In a February Lawfare post, David Bosco analyzed the different possible US responses to the pending decision of the International Criminal Court (ICC) Prosecutor on whether to open an investigation into US detention practices and alleged torture in Afghanistan.
Latest in International Criminal Court (ICC)
The Jerusalem Post published yesterday a lengthy profile of Israel’s Military Advocate-General, Sharon Afek. The article notes that Afek will have a key role in shaping Israel’s posture toward the International Criminal Court (ICC), which in 2015 opened a preliminary examination of the situation in Palestine.
On February 13, Kim Jong-nam—the half-brother of North Korean leader Kim Jong-un—was killed at the airport in Kuala Lumpur, Malaysia. Malaysian investigators have determined that two women, who have since been charged with murder, used VX nerve agent—a chemical weapon—in the assassination. Attribution has not yet been confirmed, but Malaysian Prime Minister Najib Razak has directly blamed North Korea (DPRK) for the assassination. In addition, U.S.
For the first time, the International Criminal Court (ICC) is poised to open an investigation that explicitly includes alleged crimes by U.S. personnel, setting up a possible confrontation between the United States and the court. Specifically, the ICC prosecutor is preparing to launch a full investigation in Afghanistan that will scrutinize U.S.
Rebecca Hamilton (who, I’m pleased to say, has just joined my faculty, Washington College of Law, American University, in areas of international law and national security) has an article on international criminal law (ICL) appearing in the new issue of the Yale Journal of International Law, titled “State-Enabled Crimes” (SSRN link here).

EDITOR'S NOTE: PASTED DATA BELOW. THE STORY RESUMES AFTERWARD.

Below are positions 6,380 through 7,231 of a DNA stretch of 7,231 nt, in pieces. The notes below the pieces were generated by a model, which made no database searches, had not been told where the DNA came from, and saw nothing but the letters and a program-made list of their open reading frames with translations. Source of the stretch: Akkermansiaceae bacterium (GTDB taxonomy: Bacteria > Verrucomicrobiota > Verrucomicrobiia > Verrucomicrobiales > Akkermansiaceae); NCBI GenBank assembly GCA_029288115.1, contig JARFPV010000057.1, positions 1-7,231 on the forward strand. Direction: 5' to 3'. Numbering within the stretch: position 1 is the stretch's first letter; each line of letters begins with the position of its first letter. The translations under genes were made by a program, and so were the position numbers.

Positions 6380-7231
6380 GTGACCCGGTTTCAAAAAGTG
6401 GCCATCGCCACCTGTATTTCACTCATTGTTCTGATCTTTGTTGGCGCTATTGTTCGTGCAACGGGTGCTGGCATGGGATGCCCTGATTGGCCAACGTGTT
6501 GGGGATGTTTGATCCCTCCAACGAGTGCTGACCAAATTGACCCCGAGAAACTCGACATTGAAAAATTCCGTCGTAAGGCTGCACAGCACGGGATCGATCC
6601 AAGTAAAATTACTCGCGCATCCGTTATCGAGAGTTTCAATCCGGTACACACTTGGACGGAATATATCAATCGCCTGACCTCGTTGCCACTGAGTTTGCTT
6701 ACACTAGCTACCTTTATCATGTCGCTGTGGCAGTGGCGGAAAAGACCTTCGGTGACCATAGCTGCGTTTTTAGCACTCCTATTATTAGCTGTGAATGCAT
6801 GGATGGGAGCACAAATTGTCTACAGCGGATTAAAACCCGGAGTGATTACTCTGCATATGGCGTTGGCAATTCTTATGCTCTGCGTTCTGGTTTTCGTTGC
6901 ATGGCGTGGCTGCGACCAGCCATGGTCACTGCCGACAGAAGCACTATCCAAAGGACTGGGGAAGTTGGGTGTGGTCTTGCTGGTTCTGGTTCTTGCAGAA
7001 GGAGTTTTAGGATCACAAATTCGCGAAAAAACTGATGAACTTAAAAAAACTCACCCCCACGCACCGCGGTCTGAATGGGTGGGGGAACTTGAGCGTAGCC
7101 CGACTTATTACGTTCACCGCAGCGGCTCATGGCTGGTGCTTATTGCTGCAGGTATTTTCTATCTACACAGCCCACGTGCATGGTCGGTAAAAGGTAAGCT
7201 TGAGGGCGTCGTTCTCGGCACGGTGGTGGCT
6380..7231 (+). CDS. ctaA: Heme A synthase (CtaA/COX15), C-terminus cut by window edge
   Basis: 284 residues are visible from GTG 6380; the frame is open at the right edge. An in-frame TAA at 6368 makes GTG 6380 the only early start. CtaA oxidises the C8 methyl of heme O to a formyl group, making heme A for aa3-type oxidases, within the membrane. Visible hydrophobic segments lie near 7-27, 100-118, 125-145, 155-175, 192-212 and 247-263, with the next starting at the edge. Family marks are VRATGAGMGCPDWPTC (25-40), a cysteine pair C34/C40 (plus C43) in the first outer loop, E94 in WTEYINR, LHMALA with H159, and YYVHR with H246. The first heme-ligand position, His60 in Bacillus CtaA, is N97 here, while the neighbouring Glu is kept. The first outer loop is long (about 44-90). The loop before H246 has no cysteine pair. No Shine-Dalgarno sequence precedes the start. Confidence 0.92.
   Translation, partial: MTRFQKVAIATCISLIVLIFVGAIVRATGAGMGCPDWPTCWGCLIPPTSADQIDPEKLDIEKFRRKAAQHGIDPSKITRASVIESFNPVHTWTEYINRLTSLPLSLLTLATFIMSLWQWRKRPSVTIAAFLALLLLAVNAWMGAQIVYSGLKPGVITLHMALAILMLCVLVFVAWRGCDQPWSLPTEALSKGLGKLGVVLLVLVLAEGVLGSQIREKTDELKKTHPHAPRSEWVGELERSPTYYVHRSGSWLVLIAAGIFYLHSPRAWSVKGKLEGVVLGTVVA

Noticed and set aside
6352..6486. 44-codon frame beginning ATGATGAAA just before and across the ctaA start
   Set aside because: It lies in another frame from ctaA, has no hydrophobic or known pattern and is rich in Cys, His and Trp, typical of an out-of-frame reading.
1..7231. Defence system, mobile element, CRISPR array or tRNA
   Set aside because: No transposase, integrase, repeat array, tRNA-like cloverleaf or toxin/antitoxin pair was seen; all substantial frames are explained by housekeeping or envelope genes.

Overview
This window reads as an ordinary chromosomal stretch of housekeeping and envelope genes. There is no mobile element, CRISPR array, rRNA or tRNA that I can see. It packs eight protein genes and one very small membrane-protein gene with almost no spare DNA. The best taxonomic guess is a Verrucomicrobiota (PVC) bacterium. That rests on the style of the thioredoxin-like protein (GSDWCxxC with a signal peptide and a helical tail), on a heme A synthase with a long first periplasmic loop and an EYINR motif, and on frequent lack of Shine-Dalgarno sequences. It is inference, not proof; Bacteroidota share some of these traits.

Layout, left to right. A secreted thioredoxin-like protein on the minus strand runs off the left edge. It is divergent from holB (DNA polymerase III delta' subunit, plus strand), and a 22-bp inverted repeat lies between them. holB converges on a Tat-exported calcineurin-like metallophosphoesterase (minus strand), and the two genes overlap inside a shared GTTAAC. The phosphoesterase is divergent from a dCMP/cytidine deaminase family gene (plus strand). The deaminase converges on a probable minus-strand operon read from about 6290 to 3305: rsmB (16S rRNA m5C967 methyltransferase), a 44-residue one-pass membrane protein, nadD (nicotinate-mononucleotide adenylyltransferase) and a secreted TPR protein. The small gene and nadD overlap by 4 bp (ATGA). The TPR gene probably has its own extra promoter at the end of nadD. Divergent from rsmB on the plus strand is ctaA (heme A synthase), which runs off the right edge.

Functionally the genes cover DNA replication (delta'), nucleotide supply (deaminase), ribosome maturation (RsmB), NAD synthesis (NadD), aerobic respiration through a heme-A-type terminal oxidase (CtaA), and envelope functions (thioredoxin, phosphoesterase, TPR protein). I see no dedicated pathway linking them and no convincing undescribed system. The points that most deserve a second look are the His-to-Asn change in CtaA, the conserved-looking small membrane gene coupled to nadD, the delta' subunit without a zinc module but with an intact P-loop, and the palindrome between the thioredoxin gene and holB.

Reuters is reporting that Israeli officials are speaking with the prosector of the International Criminal Court (ICC) regarding its preliminary examination in Palestine. Israel is not an ICC member and has argued that Palestine has no standing to join the court or grant it jurisdiction. But Israeli officials have decided—correctly, in my view—that communication with the prosecutor is the best strategy for now:
I've written here previously on the possible activation of the International Criminal Court's jurisdiction over the crime of aggression. Twenty-eight of the requisite thirty countries have now ratified the amendments agreed to at the 2010 Kampala conference. It appears likely that the additional ratifications will arrive in a matter of months (Iceland, the Netherlands, Chile, and Senegal are among the countries that may push the amendment over the finish line).
Potential Implications of CENTCOM’s MSF Investigation on the ICC’s Preliminary Examination of U.S. Forces in Afghanistan
This morning, U.S. Central Command (CENTCOM) released its formal report of investigation into the airstrike on a Medecins Sans Frontieres (MSF) trauma center in Kunduz, Afghanistan. Of note in the report is a finding that the “aircrew’s failure to exercise judgement . . .
The Independent reported this weekend on the status of the United Kingdom's investigations into allegations that its forces committed war crimes in Iraq:
Dozens of cases in which British soldiers are accused of unlawfully killing Iraqi civilians have already been referred to prosecutors, The Independent can reveal, with more than 50 deaths set to be examined.
Earlier this week, former State Department legal adviser John Bellinger highlighted the increasingly vocal U.S. concerns about the International Criminal Court (ICC) acquiring jurisdiction over the crime of aggression.